A C2C platform on a good day.

As a result of yet more tweaks to the new C2C timetable, bosses on the railway have been forced to introduce emergency measures to ensure that passengers are safe on platforms and the trains themselves. It is hoped that easing these problems will generally encourage people to forget about the bigger picture of the whole ‘revolutionary new system’ making as much sense as a 1980’s Japanese VCR manual.

With many trains at peak time full up after just a few stops, more and more passengers are being left waiting on platforms – this is increasing the risk of someone falling onto the track. Therefore, from this morning, dedicated staff will be patrolling the platforms and giving priority to those passengers with the pointiest umbrellas and the most expensive suits. A spokesperson confirmed: ‘Passengers with the most expensive suits probably work in banking, so naturally the economy depends upon them getting to work nice and quickly.’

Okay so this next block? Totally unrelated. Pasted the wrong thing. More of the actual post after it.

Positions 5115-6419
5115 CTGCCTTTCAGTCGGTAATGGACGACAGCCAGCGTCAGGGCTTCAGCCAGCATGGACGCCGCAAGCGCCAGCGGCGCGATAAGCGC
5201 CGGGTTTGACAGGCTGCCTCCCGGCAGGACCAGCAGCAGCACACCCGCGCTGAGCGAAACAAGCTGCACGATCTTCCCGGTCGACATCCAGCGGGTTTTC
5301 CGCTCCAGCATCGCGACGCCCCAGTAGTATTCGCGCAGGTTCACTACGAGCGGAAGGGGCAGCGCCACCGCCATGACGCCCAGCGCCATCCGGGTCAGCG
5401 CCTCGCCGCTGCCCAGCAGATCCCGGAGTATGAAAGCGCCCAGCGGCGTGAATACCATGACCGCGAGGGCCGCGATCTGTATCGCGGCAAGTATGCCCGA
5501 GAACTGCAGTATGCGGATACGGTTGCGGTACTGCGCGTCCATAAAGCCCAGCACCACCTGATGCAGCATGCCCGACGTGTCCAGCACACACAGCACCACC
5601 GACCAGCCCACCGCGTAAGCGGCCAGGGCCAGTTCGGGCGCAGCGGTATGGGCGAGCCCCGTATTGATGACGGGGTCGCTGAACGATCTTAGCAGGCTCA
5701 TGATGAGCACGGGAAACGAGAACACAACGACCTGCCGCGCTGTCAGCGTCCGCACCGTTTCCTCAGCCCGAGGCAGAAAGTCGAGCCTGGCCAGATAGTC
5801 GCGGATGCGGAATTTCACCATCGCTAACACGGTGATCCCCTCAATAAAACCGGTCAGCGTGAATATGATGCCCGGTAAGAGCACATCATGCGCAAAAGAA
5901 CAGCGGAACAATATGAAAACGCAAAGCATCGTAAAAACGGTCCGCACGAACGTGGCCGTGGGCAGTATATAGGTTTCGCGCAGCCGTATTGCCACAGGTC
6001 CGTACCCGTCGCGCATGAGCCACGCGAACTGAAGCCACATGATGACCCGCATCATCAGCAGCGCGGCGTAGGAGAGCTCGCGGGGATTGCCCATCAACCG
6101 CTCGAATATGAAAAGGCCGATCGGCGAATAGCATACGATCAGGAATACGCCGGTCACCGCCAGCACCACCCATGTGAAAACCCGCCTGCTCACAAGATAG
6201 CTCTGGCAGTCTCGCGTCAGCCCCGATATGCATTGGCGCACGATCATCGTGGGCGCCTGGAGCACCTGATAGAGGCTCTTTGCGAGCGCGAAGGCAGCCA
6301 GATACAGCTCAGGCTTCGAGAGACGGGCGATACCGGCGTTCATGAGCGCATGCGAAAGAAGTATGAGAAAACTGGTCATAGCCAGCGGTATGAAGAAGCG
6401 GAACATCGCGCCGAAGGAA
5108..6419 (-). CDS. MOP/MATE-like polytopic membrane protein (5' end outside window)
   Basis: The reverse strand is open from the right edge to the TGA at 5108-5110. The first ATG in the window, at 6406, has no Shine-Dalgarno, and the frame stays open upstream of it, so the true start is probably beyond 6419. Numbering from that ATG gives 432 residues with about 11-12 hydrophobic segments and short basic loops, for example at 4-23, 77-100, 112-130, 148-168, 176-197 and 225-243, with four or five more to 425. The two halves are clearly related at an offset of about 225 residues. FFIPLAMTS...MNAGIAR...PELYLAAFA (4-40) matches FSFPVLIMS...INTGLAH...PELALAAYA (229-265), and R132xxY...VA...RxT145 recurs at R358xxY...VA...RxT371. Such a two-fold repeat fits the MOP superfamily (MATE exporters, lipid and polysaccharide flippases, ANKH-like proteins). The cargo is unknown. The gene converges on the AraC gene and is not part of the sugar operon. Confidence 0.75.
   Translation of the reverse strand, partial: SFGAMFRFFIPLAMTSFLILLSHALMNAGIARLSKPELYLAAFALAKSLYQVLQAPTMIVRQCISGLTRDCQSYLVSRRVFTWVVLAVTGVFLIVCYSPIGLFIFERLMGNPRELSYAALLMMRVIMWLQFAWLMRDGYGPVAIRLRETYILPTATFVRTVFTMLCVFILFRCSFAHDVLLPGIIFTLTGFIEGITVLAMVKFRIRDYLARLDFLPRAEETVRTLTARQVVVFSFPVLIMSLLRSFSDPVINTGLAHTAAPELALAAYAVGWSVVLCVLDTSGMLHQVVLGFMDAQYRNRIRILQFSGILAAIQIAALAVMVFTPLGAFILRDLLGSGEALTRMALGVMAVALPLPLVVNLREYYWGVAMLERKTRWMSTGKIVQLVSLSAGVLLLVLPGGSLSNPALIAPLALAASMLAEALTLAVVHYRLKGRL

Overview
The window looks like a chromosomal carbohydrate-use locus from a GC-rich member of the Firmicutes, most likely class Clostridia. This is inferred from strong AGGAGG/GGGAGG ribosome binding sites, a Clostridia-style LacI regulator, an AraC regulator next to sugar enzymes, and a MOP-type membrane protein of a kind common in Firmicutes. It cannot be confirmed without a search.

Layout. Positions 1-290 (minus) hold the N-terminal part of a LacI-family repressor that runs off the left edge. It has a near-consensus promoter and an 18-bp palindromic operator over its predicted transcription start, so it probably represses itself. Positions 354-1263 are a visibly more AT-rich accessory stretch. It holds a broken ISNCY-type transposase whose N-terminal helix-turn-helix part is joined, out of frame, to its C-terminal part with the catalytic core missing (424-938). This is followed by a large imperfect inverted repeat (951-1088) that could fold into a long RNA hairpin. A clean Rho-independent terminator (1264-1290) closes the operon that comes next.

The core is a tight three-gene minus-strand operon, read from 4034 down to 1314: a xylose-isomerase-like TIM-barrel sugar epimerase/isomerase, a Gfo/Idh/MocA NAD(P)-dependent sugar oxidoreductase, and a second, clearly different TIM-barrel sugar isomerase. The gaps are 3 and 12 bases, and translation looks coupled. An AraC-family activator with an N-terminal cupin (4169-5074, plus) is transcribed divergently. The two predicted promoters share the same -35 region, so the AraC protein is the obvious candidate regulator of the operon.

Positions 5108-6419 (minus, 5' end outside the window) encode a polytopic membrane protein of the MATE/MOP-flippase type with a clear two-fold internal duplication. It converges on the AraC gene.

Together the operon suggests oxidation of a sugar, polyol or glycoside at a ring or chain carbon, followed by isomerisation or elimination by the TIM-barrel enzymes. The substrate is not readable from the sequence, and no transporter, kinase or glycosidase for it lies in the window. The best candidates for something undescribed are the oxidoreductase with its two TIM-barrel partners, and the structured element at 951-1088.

Once passengers are on the trains, the doors that are not platform-side will be left open for the entire journey, and the door openings will be covered with an elastic mesh that expands to alleviate the pressure on those standing in the carriage – an alarm will sound giving people 15 seconds warning of a passing train so that they can move out of the way. These ‘vertical hammocks’ will also allow people to move out of the main gangway, making room for buffet trolleys to pass when they are introduced later this month.

In another late development, a C2C insider also confirmed that long and empty off-peak services will be filled with inflatable latex dolls modelled on commuters and vomiting drunk people to reduce complaints about empty carriages.